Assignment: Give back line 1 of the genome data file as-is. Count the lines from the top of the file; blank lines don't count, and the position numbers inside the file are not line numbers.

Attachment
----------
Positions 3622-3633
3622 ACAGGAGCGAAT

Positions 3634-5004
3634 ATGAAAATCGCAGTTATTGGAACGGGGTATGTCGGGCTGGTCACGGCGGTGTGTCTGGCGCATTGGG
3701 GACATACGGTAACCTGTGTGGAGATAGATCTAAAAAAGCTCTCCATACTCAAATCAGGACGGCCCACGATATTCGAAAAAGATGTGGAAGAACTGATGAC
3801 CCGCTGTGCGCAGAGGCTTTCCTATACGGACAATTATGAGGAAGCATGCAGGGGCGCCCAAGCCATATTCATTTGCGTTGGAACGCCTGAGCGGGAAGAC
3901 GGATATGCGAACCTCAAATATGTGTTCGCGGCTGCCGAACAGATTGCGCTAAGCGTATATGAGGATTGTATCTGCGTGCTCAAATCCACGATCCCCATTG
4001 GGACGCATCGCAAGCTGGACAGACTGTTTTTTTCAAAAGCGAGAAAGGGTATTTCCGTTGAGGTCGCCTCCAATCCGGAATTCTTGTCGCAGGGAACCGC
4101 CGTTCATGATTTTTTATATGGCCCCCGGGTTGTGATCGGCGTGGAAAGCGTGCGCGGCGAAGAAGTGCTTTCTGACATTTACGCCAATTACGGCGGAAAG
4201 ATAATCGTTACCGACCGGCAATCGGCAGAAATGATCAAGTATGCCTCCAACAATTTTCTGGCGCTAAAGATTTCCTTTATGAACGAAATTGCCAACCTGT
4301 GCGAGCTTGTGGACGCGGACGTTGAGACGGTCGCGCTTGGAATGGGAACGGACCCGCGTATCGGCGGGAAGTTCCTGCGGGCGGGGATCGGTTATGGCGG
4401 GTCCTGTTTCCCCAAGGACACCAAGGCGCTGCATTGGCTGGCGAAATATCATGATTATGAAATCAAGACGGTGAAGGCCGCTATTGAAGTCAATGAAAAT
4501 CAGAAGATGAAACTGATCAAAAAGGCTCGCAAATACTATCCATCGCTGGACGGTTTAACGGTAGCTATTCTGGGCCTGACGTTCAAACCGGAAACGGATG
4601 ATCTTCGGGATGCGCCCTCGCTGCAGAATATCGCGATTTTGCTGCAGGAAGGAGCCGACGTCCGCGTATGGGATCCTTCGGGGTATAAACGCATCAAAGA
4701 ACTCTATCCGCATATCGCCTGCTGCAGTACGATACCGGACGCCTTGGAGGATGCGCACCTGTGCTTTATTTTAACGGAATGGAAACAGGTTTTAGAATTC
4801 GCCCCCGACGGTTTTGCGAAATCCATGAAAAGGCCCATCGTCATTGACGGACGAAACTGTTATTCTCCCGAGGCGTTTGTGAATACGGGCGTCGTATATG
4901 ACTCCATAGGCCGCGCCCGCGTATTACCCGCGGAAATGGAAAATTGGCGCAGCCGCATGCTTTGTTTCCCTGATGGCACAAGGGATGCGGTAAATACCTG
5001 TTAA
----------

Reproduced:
Positions 3622-3633